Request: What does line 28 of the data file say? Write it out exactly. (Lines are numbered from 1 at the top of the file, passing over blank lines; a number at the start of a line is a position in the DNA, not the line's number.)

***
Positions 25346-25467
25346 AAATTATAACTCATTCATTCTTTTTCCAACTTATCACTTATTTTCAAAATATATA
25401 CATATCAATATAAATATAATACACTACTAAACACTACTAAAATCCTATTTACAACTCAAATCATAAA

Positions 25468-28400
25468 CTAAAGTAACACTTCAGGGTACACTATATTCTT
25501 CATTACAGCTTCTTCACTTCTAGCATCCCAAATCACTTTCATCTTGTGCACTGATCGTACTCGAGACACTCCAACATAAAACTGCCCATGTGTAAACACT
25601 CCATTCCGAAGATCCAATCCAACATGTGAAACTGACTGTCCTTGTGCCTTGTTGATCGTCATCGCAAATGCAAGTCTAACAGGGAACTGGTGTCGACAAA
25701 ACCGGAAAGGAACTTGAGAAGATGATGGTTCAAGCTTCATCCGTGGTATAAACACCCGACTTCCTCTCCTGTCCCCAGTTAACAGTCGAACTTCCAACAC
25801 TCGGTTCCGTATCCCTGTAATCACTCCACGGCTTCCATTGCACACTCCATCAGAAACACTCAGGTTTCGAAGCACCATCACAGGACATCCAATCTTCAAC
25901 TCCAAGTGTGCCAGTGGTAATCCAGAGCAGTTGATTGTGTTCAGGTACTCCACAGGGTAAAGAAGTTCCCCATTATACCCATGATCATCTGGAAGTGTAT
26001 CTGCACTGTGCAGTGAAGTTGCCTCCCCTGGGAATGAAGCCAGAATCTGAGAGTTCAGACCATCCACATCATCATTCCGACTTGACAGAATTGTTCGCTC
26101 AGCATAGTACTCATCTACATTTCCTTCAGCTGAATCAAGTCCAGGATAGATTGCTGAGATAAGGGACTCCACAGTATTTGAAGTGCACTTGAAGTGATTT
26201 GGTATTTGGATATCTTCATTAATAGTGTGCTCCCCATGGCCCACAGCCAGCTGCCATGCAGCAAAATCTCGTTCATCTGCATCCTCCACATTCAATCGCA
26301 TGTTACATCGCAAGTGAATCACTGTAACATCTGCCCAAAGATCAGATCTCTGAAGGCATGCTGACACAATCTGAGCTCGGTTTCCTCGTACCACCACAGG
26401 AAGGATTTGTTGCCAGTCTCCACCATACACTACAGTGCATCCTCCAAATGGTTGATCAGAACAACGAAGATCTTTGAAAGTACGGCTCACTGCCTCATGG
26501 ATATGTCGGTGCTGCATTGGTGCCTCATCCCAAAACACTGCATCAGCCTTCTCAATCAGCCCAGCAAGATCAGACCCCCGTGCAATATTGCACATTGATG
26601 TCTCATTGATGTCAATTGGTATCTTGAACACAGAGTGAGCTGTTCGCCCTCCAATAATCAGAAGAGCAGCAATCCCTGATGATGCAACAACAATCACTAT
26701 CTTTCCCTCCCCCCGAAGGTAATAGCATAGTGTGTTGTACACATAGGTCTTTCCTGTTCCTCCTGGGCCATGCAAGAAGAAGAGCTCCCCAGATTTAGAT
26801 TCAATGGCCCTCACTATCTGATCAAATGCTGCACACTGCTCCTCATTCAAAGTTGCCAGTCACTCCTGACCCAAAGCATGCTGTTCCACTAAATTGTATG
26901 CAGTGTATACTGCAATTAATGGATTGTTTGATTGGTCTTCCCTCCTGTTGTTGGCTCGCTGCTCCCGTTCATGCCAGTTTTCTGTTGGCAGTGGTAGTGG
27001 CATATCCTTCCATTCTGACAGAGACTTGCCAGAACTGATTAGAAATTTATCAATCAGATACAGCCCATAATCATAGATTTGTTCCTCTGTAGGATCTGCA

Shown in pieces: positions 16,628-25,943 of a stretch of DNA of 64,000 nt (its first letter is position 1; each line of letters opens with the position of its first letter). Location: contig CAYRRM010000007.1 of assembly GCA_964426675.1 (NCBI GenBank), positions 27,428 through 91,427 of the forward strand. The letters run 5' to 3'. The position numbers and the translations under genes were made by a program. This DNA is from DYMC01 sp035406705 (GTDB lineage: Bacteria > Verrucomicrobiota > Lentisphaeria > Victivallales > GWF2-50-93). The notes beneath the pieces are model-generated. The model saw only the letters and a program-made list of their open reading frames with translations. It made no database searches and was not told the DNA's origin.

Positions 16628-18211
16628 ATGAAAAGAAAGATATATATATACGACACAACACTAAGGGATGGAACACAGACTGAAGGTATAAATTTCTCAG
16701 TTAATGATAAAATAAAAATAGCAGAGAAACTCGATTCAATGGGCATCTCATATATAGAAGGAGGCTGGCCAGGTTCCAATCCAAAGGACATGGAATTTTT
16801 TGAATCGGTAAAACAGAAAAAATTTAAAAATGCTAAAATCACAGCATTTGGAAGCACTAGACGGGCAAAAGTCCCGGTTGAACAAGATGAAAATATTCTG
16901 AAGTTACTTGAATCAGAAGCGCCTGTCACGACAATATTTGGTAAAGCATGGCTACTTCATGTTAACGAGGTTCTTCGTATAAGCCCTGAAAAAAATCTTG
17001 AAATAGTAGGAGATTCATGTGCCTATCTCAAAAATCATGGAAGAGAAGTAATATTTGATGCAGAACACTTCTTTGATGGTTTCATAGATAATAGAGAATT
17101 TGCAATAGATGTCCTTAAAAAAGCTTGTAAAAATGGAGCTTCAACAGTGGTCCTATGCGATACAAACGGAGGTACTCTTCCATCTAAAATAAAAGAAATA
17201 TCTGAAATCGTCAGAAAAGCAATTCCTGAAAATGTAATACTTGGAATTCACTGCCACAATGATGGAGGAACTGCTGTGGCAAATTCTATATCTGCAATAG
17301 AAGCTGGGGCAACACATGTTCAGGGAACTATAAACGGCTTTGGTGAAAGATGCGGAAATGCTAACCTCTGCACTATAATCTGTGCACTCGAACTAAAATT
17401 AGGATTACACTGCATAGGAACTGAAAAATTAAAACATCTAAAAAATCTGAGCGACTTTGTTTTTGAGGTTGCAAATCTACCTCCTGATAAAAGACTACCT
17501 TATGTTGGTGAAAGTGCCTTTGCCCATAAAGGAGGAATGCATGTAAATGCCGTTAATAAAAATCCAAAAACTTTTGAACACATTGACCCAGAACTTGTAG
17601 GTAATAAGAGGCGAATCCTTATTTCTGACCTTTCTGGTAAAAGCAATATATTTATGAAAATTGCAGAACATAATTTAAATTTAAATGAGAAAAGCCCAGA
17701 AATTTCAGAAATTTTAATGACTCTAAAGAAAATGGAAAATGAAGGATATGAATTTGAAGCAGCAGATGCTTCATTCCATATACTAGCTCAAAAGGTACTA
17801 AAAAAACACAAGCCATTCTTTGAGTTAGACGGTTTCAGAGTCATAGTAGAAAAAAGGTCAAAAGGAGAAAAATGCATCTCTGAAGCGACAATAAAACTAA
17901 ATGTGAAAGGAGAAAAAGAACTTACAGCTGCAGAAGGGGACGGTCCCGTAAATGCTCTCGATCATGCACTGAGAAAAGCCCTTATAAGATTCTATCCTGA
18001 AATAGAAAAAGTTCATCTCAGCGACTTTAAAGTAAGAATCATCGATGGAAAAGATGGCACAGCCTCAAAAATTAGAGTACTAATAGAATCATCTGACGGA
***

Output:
17001 AAATAGTAGGAGATTCATGTGCCTATCTCAAAAATCATGGAAGAGAAGTAATATTTGATGCAGAACACTTCTTTGATGGTTTCATAGATAATAGAGAATT